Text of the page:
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International Journal of Radiation Oncology Biology Physics ; 111(3):e194, 2021.
Article in English | EMBASE | ID: covidwho-1458445


Purpose/Objective(s): Medical student education in radiation oncology traditionally takes place in-person during 3rd or 4th year of medical school. Due to the COVID-19 pandemic, onsite clerkships were placed on hold, leading to virtual medical student clerkships in radiation oncology which incorporated didactics and hands-on learning. We sought to implement this virtual medical student clerkship in radiation oncology at multiple institutions and analyze the impact and utility of this platform. Materials/Methods: An IRB-approved virtual clerkship was created and implemented at 7 institutions. Students enrolled in home or away rotations. Clerkships offered general and disease subsite-specific oncology topics through recorded didactics geared towards medical students on, as well as clinical vignettes, telehealth visits, chart rounds, contouring, and capstone presentations. Surveys were given pre- and post-clerkship to assess baseline comfort and knowledge. At the end of each clerkship, a course exam was given consisting of 48 questions. Clerkship directors were given a survey to assess comfort and ease of implementing the virtual clerkship. Surveys and course exams were analyzed using Wilcoxon Signed rank test and t-test, 2-sided. Results: Seventy-two (72) students enrolled at 7 institutions between 4/2020 and 2/2021. Survey response rates were 100% pre- and post-clerkship as well as from course directors. The majority of students were MS4 (57%) and MS3 (33%) with equal distribution in gender. Each institution's median number of total medical students doing an away rotation was 4 (range 3-9) and home rotation number of students 2 (range 0-36). The median length of each virtual rotation was 2.5 weeks (range: 1-4 week). 71% (n = 51) of medical students had never previously enrolled in a radiation oncology elective. Improvements in the overall knowledge of radiation oncology, as well as specific knowledge in the scope of radiation oncology, roles of radiation physicist, dosimetrist and therapist, contouring, treatment planning, and training path to the field (all P < 0.001). There was no significant difference in course final exam scores between students who had attended a radiation oncology elective before enrollment and those who had not (P = 0.27). Course directors reported spending an additional 5-10 hours per week with students. The survey revealed 100% were satisfied with content and delivery of this virtual elective, and 83% (n = 6) indicated they would utilize the material for future rotations. Conclusion: Implementation of a multi-institutional virtual radiation oncology elective was successful at improving knowledge for medical students at all levels, even those that had exposure previously. This virtual elective platform can be utilized to improve access to multiple institutions, resources, mentors, and networking opportunities. Resources in the virtual rotation platform can also be integrated into traditional educational paradigms to increase exposure in the field.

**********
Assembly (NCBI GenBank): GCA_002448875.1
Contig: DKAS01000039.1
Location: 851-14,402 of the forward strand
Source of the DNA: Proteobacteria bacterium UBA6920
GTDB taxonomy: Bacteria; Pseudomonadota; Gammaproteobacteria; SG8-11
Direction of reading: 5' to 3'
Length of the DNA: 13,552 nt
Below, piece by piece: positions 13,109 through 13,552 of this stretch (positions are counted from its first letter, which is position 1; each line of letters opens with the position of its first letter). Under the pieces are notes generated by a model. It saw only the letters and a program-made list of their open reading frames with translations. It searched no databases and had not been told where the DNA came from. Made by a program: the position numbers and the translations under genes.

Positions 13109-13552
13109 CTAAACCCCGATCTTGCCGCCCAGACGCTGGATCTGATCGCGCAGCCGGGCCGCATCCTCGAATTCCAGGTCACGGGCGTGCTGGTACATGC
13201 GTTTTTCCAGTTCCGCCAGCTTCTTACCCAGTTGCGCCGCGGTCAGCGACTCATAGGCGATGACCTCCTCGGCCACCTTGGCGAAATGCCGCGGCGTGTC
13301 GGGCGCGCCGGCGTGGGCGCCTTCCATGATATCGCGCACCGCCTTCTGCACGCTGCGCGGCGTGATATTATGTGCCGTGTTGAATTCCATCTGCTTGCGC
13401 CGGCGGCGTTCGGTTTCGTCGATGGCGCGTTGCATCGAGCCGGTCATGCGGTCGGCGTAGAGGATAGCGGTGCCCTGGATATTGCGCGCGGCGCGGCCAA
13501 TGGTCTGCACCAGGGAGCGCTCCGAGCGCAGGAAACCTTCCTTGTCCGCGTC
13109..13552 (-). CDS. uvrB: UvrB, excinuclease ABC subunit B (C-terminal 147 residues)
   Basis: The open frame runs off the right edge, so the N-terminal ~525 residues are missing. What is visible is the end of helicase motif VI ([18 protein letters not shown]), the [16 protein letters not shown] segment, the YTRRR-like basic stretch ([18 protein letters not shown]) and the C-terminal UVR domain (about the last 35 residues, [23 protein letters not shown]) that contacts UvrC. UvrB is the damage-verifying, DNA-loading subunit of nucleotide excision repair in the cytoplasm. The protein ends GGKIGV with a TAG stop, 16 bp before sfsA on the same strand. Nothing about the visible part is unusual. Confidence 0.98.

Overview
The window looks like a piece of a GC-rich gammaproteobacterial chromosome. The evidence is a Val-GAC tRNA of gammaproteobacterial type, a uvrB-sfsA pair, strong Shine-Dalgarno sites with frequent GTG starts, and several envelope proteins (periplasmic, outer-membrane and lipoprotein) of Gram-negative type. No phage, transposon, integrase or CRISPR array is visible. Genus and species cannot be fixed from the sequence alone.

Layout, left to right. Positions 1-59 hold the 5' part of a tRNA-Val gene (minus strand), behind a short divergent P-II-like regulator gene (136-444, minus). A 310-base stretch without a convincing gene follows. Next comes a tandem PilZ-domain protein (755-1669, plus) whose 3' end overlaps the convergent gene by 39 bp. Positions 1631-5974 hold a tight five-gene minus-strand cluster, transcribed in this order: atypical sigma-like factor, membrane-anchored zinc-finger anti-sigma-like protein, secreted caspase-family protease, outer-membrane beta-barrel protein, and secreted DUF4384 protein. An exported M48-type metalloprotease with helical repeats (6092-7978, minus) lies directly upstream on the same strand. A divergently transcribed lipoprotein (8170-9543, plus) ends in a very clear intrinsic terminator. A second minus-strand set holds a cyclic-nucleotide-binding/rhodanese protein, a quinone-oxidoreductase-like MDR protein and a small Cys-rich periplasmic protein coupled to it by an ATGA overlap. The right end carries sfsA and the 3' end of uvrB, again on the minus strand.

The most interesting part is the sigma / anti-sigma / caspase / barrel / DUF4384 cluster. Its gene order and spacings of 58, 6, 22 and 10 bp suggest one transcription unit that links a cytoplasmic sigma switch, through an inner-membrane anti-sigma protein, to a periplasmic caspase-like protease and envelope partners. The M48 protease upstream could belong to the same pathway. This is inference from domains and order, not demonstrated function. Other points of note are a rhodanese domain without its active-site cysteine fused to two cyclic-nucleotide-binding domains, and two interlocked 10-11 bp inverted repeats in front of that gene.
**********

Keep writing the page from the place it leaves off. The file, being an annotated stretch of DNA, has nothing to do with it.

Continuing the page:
International Journal of Radiation Oncology, Biology, Physics ; 111(3):e424-e425, 2021.
Article in English | CINAHL | ID: covidwho-1428053